Intention and Initiation of Breastfeeding Among Women Who Are Incarcerated

Rebecca J. Shlafer, Laurel Davis, Lauren A. Hindt, Lorie S. Goshin, Erica Gerrity

Research output: Contribution to journalArticlepeer-review

6 Scopus citations


The Baby-Friendly Hospital Initiative recommends that all mothers be shown how to breastfeed, even when mothers and newborns are separated. Most incarcerated women are separated from their infants after the postpartum hospital stay, creating barriers to breastfeeding. We examined breastfeeding among a sample of women participating in a prison-based pregnancy program. Quantitative data indicated that women who discussed breastfeeding with their doulas were more likely to initiate breastfeeding. Three qualitative themes were identified: Benefits of Breastfeeding, Barriers to Breastfeeding, and Role of the Doula. We identified incongruence between the expected standard of breastfeeding support and the care incarcerated women received. Findings suggest that prison-based doula care might be an effective intervention for supporting breastfeeding among incarcerated women and highlight the importance of education for perinatal nurses about breastfeeding support of incarcerated women.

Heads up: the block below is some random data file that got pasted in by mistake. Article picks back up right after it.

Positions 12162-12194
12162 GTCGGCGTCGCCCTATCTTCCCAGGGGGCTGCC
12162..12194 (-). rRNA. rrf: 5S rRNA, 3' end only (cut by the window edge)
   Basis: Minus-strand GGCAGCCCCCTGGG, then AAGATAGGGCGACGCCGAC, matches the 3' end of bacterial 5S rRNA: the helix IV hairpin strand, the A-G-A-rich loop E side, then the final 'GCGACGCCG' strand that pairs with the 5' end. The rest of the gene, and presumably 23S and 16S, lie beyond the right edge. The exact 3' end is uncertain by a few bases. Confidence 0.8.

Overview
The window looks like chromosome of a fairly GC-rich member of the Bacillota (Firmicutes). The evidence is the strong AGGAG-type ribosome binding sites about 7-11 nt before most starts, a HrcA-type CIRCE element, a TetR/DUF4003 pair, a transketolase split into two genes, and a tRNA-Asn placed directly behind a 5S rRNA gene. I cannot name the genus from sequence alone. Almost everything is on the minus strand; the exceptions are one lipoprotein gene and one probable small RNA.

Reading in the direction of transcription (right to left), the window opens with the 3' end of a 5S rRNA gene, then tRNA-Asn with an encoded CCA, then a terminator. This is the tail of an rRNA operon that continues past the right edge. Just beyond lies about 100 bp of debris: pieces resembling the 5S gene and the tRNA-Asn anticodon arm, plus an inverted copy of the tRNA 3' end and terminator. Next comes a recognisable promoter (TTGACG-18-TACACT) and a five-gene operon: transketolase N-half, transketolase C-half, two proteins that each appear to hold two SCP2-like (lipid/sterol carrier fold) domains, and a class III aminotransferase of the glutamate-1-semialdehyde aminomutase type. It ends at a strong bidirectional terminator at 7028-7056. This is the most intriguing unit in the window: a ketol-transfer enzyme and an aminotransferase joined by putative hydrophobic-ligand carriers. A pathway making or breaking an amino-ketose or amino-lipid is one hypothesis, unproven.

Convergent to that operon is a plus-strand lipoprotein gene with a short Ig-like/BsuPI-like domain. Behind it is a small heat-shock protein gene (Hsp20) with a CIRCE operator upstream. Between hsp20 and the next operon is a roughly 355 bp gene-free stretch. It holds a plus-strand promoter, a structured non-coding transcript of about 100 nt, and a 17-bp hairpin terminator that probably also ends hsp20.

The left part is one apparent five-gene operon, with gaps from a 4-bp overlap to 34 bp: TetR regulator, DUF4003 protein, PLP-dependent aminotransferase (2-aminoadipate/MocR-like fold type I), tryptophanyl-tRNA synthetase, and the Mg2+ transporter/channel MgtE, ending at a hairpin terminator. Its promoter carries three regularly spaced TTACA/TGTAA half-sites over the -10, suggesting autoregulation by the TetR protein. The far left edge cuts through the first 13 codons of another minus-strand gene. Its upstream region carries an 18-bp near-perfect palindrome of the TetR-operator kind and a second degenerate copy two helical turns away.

Original languageEnglish (US)
Pages (from-to)64-78
Number of pages15
JournalNursing for Women's Health
Issue number1
StatePublished - Feb 2018


  • breastfeeding initiation
  • breastfeeding intention
  • breastfeeding support
  • doula
  • incarceration

Fingerprint Dive into the research topics of 'Intention and Initiation of Breastfeeding Among Women Who Are Incarcerated'. Together they form a unique fingerprint.

Cite this